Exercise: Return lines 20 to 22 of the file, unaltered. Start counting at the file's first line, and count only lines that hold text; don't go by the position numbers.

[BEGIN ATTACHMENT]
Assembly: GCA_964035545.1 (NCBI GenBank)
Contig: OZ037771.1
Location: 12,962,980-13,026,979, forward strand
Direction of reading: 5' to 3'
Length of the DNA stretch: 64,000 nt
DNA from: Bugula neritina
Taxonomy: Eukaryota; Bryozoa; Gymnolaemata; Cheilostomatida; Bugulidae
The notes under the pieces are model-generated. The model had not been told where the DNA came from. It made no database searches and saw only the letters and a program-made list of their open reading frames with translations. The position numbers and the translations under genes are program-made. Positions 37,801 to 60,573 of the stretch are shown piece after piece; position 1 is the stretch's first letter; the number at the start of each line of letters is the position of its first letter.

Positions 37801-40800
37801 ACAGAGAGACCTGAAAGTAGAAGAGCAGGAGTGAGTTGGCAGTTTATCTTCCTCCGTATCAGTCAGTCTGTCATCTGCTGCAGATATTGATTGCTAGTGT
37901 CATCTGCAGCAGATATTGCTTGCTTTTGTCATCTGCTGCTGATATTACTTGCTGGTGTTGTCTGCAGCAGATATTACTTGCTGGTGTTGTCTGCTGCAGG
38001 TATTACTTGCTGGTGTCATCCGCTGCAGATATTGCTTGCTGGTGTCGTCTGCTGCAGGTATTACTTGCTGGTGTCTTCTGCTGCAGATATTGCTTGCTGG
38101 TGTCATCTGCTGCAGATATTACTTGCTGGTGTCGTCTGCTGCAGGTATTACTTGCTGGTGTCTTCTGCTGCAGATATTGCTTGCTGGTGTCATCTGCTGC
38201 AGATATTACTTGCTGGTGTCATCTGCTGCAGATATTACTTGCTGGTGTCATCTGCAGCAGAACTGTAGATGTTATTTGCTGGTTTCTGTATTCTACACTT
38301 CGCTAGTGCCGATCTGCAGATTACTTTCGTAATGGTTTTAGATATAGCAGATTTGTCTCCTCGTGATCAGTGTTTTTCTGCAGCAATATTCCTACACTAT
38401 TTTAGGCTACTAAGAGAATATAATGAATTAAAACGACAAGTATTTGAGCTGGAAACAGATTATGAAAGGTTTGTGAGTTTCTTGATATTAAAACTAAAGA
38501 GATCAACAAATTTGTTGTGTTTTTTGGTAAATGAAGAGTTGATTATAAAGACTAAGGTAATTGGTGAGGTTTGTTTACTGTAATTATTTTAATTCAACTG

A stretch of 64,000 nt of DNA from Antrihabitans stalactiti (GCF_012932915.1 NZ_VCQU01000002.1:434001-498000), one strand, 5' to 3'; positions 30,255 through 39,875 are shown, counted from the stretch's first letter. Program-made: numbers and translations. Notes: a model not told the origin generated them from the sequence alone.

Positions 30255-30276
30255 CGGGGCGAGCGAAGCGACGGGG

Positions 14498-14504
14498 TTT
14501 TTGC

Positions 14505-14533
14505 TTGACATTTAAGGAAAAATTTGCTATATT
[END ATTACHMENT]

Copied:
30255 CGGGGCGAGCGAAGCGACGGGG

Positions 14498-14504
14498 TTT